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Risk Management | Cybersecurity

Leveraging data at the board level Cybersecurity professionals increasingly rely on data to make better decisions regarding prioritising risks and threats. In addition, directors have become accustomed to using metrics to evaluate business and unit performance and return on particular investments.

Despite these trends in using more data at the board level, directors could better enable their companies in deciding how to focus their cybersecurity priorities by better valuing corporate data. Th is article will review how companies fi nd value in their own data, how that understanding does not always align with the IT security staff ’s own data valuations and how a cybersecurity programme can be strengthened by better leveraging a sophisticated understanding about where business value lies within corporate data.

Valuing data

Every corporation uses data in myriad ways to enable their current business, assess how it is doing and prosper in the future. Increasingly, businesses are using data not only to improve their customers’ experience, but also share insights of how customers engage with third parties who can glean other information from the same dataset. Managing all of this data is no longer just an information technology or business requirement but a board concern as well. There are two ways data can offer value to a business: through direct monetisation and through better insight on how the business is operating.1 With direct monetisation, companies can sell their data directly to third parties or provide third parties with insights from the data without selling it, for example, through targeted 108 Ethical Boardroom | Spring 2019

Improving cybersecurity outcomes by sharing information across your organisation Evan Sills & Reda Baig

Evan is a Director and Reda, Associate at Good Harbor Security Risk Management

advertising. Data also provides businesses with the information needed to assess their operations and to determine if the policies implemented are bringing value to the company. Assigning exact value to data is challenging. One needs to Managing all determine how much value the data will bring to the company in of this data the short-run and the long-run. is no longer Understanding the value of data within the enterprise is just an recent study conducted critical to deciding how to protect information byAthe Ponemon Institute it. However, assigning value revealed that organisations to particular types of data is a technology are struggling to assign value complex endeavour that changes or business to data and that one business rapidly and its value may depend component is not likely to on the time frame through which it requirement have a good understanding is being viewed. Data classification but a board of the value of other data is its own specialised field and data concern within the business.2 For can be classified according to how instance, IT security rated it is created, what subject matter it as well R&D documents only half as contains and when it was created. valuable as the business unit who owned the Consider these examples. Board minutes, documents. Alternatively, some businesses containing data relating to fi nancial, legal or functions may be highly sensitive to and operational matters, may be highly personally identifiable information (PII) valuable as they are being developed and being breached due to implications for before an earnings call, but the data will be compliance or reputation but may not of much lower value afterwards. Business understand the actual costs of that type of performance data may be highly valuable breach compared to, for example, the loss internally to the company but of little of intellectual property or a ransomware value to outsiders. Research and attack that shuts down operations. development (R&D) data may be of A similar challenge currently exists in relatively low value to the business in society today, as Facebook’s Cambridge 2019 but it could be critical in 2021. www.ethicalboardroom.com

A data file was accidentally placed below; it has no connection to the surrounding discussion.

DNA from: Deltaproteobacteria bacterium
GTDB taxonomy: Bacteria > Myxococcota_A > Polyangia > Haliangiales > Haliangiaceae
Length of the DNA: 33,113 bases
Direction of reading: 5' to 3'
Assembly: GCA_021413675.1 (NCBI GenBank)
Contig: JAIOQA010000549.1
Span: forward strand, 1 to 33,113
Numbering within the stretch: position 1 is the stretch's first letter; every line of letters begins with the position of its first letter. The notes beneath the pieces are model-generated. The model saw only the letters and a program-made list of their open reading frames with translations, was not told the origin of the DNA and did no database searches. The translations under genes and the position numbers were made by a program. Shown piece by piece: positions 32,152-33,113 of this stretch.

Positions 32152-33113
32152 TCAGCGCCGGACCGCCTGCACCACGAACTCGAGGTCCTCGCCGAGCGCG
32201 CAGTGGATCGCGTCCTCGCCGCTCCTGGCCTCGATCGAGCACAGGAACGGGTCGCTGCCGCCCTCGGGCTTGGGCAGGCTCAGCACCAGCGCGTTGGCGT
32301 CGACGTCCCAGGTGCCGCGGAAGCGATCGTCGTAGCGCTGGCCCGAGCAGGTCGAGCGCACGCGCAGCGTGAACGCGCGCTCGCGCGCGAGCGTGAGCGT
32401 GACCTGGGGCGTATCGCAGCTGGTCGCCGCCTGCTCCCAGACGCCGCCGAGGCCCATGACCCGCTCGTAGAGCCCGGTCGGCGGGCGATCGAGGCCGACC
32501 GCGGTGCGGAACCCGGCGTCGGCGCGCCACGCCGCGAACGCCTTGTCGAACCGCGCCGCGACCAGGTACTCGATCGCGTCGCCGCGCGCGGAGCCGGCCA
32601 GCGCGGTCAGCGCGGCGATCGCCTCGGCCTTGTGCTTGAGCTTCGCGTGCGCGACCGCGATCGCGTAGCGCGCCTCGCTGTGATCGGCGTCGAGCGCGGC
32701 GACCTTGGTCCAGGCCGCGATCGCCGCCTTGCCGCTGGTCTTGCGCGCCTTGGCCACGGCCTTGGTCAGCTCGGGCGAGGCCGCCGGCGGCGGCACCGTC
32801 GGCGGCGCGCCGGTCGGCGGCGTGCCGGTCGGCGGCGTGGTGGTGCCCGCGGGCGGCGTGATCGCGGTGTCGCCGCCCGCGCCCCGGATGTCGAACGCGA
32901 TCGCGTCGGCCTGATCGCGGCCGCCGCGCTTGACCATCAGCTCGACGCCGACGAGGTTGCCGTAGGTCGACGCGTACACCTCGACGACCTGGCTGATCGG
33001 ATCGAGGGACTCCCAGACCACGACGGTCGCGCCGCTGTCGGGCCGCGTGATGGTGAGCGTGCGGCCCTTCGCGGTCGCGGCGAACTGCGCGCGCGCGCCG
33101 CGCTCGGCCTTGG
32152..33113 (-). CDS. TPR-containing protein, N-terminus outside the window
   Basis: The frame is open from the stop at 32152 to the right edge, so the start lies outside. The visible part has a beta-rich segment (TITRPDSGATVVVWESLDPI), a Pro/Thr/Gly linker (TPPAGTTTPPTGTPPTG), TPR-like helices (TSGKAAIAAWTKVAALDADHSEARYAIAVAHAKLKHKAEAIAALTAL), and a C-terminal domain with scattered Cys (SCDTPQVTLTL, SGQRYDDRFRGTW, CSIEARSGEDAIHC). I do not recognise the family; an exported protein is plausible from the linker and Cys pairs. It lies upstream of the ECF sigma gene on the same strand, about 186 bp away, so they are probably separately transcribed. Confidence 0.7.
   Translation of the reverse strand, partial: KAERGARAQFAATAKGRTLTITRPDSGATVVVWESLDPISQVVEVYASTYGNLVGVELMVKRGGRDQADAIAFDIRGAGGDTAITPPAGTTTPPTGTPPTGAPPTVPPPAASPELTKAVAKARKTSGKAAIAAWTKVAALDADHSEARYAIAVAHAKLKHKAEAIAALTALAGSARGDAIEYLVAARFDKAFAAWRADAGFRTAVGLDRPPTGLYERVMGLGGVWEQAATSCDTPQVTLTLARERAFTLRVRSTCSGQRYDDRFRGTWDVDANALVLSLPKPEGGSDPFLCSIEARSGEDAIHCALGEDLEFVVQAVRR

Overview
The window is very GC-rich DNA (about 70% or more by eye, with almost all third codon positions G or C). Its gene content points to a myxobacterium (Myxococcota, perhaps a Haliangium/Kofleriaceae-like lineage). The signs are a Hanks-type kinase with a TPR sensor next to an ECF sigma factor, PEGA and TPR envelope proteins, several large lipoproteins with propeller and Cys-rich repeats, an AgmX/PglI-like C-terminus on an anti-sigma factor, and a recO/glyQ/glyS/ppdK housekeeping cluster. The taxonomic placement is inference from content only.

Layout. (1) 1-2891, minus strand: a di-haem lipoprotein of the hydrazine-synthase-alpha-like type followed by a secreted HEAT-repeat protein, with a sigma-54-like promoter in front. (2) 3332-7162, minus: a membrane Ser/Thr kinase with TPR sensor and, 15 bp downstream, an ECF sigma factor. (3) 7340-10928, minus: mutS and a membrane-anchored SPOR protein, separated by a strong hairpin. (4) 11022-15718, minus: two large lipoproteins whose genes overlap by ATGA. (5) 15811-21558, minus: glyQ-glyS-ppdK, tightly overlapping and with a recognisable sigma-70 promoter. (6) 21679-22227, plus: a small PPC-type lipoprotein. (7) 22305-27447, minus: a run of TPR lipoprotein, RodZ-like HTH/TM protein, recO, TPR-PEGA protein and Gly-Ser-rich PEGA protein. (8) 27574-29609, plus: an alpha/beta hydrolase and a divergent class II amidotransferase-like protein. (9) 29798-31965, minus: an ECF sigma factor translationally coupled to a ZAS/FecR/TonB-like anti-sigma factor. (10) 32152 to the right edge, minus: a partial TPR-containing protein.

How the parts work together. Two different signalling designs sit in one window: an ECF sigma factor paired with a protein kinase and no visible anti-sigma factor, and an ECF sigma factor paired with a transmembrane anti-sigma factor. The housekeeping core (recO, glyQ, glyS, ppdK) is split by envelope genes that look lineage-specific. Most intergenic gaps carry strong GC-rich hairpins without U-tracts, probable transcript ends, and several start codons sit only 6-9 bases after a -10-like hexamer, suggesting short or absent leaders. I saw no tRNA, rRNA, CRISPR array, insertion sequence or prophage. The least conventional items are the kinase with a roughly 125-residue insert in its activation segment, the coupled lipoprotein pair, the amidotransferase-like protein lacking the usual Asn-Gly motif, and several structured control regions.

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Ethical Boardroom Spring 2019